How to create an effective brand for your hotel
When a quick online search can return endless options for hotels, creating a distinctive brand is an essential element of the marketing mix. A hotel’s brand is largely defined by a guest’s perception of the hotel, but a powerful and intentional brand can ensure your hotel attracts the right guests and increases its booking potential. We asked the experts to share their tips on how to create an effective brand for your hotel:
Make a promise with your hotel branding
In hotel marketing, branding revolves around a commitment that the hotel promises to an existing or potential customer. This promise is an expression of a hotel’s purpose – does the hotel exist to provide a convenient and temporary space or a luxurious escape?
According to Alex Booker, Creative Director at Bartle Bogle Hegarty, good branding is one element that distinguishes a hotel from its competitors.
The result of effective hotel branding is the expectation that a current or future guest has of a particular experience or outcome. According to London-based creative director, Andrew Murabito, a hotel’s branding sets a visual expectation of what customers can expect.
“Clever hotel branding should be a seamless integration to the aesthetic of the hotel interior and experience on offer. The right design and branding should speak to prospective clients with a narrative that’s akin to their lifestyles and tap into their consumer desires,” says Andrew.
When you begin to view branding as a hotel’s promise to the customer, it also helps define everything from the way staff should interact with a customer, to the messaging of a social media campaign.
Try this: To refine your hotel’s brand, begin by writing down and completing the following sentence: <NAME OF HOTEL> promises <TYPE OF CUSTOMERS> a <ADJECTIVE> experience.
Hotel branding showcases a point of difference
Branding for a hotel should be less concerned with making things look great and more concerned with creating an exceptional experience that a target audience will enjoy.
Leverage and emphasise the unique qualities of your hotel but avoid exaggeration as it can easily appear inauthentic. Rather than embellishing the facts, reinforce a unique asset that is most relevant to the hotel’s target audience.
Assuming you have a clear indication of your target audience, consider your brand as a visual identifier that helps guests choose your hotel over another.
For example, a hotel might host the best rooftop bar in the city or offer the most authentic cultural experience blended with Western comforts.
Al Crawford, an experienced strategist across Australia and the UK, emphasises the importance of a brand’s distinctive positioning in a market.
"Having a clear brand helps you stand out in the marketplace. Find your point of difference and build on it year after year to stand out in the market and encourage repeat bookings. The brands with a distinctive positioning and those that stick to that positioning tend to be the ones that succeed – they’re not just different to other players, but they’ve taken the time to build and reinforce that difference over time,” he explained.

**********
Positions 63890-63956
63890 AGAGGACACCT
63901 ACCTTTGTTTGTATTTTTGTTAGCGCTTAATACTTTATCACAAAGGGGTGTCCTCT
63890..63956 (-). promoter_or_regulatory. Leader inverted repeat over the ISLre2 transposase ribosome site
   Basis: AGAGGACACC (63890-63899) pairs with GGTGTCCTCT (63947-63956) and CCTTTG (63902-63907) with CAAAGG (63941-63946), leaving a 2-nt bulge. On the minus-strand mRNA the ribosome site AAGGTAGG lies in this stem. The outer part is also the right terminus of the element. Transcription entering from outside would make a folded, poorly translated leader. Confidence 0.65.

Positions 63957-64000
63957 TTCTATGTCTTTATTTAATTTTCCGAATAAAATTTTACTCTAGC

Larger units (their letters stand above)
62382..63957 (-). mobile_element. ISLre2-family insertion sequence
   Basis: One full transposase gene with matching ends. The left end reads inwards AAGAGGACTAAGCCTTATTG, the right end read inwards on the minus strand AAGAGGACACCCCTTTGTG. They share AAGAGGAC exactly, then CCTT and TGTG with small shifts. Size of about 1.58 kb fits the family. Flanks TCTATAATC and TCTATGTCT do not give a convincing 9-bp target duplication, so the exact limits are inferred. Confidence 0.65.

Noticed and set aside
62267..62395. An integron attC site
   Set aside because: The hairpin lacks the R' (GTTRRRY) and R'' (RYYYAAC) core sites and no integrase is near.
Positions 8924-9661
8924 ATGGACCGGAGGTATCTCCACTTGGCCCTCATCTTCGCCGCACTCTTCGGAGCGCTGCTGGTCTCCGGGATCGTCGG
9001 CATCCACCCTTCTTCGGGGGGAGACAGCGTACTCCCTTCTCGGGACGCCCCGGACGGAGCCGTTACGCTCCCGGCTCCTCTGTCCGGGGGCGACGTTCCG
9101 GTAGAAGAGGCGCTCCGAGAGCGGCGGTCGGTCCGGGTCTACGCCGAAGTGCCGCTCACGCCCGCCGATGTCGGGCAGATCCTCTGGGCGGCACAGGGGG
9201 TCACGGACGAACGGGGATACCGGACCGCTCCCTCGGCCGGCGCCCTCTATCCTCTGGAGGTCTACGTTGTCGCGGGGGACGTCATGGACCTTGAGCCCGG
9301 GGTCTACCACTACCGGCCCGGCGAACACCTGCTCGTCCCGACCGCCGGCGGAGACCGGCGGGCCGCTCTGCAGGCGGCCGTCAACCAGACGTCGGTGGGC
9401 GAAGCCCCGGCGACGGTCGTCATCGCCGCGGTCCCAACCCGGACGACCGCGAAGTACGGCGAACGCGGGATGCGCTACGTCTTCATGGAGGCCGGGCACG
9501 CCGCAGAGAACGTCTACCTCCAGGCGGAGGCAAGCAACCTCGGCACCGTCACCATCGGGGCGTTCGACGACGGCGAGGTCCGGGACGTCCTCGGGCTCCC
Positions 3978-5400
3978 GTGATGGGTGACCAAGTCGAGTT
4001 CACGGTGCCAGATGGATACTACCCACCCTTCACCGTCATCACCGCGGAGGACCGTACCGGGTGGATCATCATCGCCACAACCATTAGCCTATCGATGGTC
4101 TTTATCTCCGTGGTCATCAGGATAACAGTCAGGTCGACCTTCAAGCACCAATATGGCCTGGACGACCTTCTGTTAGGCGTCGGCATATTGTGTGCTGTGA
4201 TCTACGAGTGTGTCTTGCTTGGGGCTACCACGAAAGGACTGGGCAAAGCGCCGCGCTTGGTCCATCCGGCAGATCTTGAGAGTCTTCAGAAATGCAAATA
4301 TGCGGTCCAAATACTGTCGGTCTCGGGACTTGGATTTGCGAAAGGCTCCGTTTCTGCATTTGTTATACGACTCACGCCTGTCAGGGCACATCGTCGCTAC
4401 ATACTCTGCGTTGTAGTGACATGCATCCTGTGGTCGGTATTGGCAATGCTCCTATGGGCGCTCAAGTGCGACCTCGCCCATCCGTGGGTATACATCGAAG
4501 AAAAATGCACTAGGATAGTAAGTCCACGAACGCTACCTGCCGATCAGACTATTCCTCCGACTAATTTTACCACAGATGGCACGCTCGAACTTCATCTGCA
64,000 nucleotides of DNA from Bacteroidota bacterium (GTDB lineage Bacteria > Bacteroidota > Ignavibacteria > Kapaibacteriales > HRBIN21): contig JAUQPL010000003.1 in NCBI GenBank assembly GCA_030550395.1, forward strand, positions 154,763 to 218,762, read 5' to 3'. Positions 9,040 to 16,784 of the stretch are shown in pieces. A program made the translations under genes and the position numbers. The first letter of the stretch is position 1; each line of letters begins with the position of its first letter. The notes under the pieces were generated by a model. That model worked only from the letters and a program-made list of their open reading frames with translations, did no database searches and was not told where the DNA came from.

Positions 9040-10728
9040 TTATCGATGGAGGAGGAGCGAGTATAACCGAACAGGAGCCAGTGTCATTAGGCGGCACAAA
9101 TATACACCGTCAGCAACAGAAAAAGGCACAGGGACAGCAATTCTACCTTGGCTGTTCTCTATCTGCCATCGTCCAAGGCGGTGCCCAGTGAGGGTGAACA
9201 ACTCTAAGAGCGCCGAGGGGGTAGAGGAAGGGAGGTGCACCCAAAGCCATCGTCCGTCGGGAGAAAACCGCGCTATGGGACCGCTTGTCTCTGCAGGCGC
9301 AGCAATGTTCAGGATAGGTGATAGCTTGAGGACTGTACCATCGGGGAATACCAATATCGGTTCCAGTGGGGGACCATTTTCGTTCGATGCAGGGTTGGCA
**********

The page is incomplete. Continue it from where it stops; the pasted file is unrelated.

Take a moment to analyse the branding and marketing efforts of a competitor to identify your hotel’s point of difference. During a competitor analysis, think about the following questions:
What brand promises and messages does the competitor promote?
What platforms and tactics do they use? What works/ doesn’t work well?
How consistent is the brand voice of a competitor?
What do online reviews suggest about the competitor?
Hotel branding should be relatable
Humans all share an innate desire to belong and connect with a group. Often, hotels forget that customers are humans before they are paying guests.
The most successful hotels can demonstrate a relatable, human-centric branding approach that connects with guests on an emotional level.
Simon Gibson, a senior writer at advertising agency R/GA, says it is crucial for brands to think and act like a real person rather than treating accommodation like a functional service.
“Think about Airbnb. It wasn’t just revolutionary because of the business model, but it made people feel like they were getting personalised experiences. The places guests stayed had stories and charm and weird rugs,” explains Simon.
Developing a brand that is relatable begins with a brand story because ultimately, a hotel’s brand story will outlive any changes in staff or managerial changes.
Choose a core story that encapsulates a hotel’s purpose, the guest experience and how you want to speak to your guests. Once you develop a brand story, your hotel marketing strategies will express and reinforce elements of the story.
When Kuma Lodge, a boutique ski lodge in Japan, integrated a consistent branding strategy, it noticed a 200% increase in revenue and a 300% increase in audience engagement on social media, earning a top rating on Trip Advisor.
Unlike marketing or social media strategies, which could change regularly, your brand story should remain be consistent and recognisable. This makes it easier to share a consistent story that builds brand loyalty, encourages return visits and increases profitability.
For further reading on how the right approach to your brand can help with effective hotel marketing, simply grab a copy of the No Vacancy Guide today.